Wounds to his face, arm and hip laid him up in a Tokyo hospital for quite a while. But he recovered, came home to Alaska in 1955 and says he never applied for Veterans Administration (now the Department of Veterans Affairs) benefits.

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Sweetness And Light
8:03 pm
Tue May 28, 2013

One More Swing: 'Casey At The Bat'

Paul Sancya AP

Originally published on Wed May 29, 2013 9:03 am

Frank Deford puts aside his gripes this week to pay tribute to the poem by Ernest Lawrence Thayer, first published in the San Francisco Examiner 125 years ago June 3.

The Outlook wasn't brilliant for the Mudville nine that day:
The score stood four to two, with but one inning more to play.
And then when Cooney died at first, and Barrows did the same,
A sickly silence fell upon the patrons of the game.

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The Two-Way
5:00 pm
Tue May 28, 2013

Head Of White House Economic Council To Step Down

Alan Krueger, Chairman of the White House Council of Economic Advisers, shown in November.
Jacquelyn Martin Associated Press

Originally published on Tue May 28, 2013 5:13 pm

Alan Krueger, the chairman of the President's Council of Economic Advisers, says he will step down to return to Princeton to resume his post as a professor of economics.

Krueger, who has served as CEA chairman for the past two years, will return to Princeton in time for the beginning of the fall term. The Associated Press quotes a source familiar with the situation as saying Jason Furman, who served in President Obama's 2008 campaign, will be tapped as a replacement.

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Environment
4:38 pm
Tue May 28, 2013

Gulf Coast States Get Creative With BP Oil Spill Money

Tourists watch as workers clean oil from the sand along a strip of oil that washed up on the beach in Gulf Shores, Ala., in 2010 after the Deepwater Horizon oil rig exploded off the Louisiana coast.
Dave Martin AP

Originally published on Wed May 29, 2013 9:29 am

Gulf Coast states are lining up to spend $1 billion from BP on coastal restoration. The money is part of BP's legal responsibility to restore the Gulf of Mexico's natural resources in the aftermath of the worst oil disaster in U.S. history.

But the nature of some of the state projects, including boat ramps and a beachfront hotel, is raising questions about just what counts as coastal restoration.

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Around the Nation
4:38 pm
Tue May 28, 2013

Budget Cuts At National Parks May Affect Nearby Communities

Originally published on Wed May 29, 2013 6:43 am

Transcript

ROBERT SIEGEL, HOST:

From NPR News, this is ALL THINGS CONSIDERED. I'm Robert Siegel.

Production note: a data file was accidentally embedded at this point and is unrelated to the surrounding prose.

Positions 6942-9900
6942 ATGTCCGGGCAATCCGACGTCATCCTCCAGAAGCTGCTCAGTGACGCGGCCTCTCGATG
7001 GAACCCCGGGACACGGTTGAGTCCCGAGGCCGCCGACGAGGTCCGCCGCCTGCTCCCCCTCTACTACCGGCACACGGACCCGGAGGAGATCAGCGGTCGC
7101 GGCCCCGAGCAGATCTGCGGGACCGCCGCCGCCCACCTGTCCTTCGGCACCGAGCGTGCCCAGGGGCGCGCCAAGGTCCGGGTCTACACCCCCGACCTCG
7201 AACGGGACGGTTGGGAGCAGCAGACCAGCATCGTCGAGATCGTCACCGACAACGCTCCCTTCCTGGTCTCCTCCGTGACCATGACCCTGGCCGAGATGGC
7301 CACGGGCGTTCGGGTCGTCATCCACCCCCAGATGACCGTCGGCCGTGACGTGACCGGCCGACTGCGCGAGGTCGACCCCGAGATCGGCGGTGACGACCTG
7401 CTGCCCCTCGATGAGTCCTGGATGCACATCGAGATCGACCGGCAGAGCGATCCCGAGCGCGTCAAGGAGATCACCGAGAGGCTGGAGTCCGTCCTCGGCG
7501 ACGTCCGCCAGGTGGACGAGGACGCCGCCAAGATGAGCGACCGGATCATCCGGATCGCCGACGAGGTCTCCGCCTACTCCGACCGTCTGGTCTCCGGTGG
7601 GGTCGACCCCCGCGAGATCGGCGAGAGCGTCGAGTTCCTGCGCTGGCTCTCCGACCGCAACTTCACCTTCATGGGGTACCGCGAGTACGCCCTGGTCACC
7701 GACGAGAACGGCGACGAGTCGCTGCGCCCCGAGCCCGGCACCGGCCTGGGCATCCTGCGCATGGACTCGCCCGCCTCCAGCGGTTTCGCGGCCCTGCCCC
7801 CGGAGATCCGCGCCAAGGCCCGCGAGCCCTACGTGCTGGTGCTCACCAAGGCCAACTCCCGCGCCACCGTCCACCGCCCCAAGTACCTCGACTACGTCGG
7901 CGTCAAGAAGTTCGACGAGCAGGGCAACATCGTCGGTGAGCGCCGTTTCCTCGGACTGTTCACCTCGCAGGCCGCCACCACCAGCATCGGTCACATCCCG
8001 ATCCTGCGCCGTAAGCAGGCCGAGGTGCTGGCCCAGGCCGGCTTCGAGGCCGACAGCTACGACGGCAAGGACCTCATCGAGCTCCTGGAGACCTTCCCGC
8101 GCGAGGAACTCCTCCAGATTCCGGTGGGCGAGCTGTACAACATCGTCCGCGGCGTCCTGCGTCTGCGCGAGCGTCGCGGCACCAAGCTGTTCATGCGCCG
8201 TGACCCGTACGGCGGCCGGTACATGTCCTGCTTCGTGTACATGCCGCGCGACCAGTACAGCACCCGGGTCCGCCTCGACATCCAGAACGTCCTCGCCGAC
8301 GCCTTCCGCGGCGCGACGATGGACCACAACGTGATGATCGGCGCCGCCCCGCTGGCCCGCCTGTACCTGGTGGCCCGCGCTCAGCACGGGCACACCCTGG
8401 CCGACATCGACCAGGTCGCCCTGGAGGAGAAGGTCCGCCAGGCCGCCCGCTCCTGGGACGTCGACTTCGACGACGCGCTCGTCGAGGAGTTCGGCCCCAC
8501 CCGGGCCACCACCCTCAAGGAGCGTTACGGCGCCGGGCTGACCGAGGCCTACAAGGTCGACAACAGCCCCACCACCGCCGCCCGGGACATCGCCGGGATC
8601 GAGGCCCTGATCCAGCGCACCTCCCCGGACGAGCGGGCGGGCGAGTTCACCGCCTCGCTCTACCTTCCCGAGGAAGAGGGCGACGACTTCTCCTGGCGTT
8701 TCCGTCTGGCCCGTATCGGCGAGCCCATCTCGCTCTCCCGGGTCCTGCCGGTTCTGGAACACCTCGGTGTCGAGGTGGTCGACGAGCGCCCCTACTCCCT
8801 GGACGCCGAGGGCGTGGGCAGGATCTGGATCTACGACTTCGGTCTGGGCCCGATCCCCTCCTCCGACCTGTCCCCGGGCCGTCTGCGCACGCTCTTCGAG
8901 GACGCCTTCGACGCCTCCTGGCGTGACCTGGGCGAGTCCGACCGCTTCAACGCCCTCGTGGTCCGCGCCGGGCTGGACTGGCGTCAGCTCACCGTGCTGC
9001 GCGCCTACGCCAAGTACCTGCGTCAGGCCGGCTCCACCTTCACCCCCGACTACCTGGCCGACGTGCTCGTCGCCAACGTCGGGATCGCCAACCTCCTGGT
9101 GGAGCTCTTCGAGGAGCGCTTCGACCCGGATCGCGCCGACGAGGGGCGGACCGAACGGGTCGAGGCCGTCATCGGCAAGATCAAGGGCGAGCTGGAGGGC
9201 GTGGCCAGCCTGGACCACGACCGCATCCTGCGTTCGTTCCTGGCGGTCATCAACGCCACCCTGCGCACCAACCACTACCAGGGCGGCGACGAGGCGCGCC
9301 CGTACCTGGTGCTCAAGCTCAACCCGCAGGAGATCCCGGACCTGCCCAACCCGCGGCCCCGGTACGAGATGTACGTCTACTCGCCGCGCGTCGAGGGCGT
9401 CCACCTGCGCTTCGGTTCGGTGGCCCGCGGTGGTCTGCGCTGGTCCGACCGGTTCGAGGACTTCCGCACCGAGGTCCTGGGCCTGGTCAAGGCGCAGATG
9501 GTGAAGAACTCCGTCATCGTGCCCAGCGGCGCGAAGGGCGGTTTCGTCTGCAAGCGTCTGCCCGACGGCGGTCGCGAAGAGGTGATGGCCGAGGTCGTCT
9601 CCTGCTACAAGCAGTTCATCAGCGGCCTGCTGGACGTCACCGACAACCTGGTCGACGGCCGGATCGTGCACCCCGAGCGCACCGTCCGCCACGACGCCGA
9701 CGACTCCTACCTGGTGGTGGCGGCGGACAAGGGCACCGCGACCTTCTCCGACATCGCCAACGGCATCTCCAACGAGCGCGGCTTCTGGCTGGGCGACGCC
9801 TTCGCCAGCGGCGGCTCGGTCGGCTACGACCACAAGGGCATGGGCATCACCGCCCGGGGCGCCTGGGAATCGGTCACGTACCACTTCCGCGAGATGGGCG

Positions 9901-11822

MELISSA BLOCK, HOST:

And I'm Melissa Block.

The summer travel season has begun but lots of communities that depend on tourism because they're near national parks are worried. The fear is camp closures, reduced programming, and other budget cuts under sequestration will keep visitors away this year. And in some places there are already signs that is happening.

Maine Public Radio's Jay Field reports from Bar Harbor, outside Acadia National Park.

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It's All Politics
3:59 pm
Tue May 28, 2013

For Chris Christie, Obama Connection Has Risks, Rewards

President Obama and New Jersey Gov. Chris Christie walk along the boardwalk in Point Pleasant, N.J., on Tuesday. Obama traveled to New Jersey to join Christie in touring the Jersey Shore and inspecting its recovery efforts from Superstorm Sandy.
Pablo Martinez Monsivais AP

Originally published on Tue May 28, 2013 4:51 pm

President Obama's second trip to New Jersey to meet with Republican Gov. Chris Christie post-Superstorm Sandy was accompanied Tuesday with a familiar flurry of speculation.

The first time, last fall, Christie's gracious welcome of the president raised questions about whether it might affect Obama's re-election just weeks later.

This time, the questions were inverted: How might Christie's own presidential aspirations be affected by his friendly proximity to the president?

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NPR Story
3:15 pm
Tue May 28, 2013

After Long Wait For Combat, Tad Nagaki Became POW Liberator

After serving in World War II, Tad Nagaki returned to Nebraska to farm corn, beans and sugar beets.
Courtesy of Mary Previte

Originally published on Wed May 29, 2013 6:43 am

Sixteen million men and women served in uniform during World War II. Today, 1.2 million are still alive, but hundreds of those vets are dying every day. In honor of Memorial Day, NPR's All Things Considered is remembering some of the veterans who have died this year.

"Tad Nagaki was a gentle, quiet farmer," says Mary Previte, a retired New Jersey legislator and former captive of the Japanese during World War II. That quiet farmer, who did extraordinary things, died in April at the age of 93 at his grandson's Colorado home.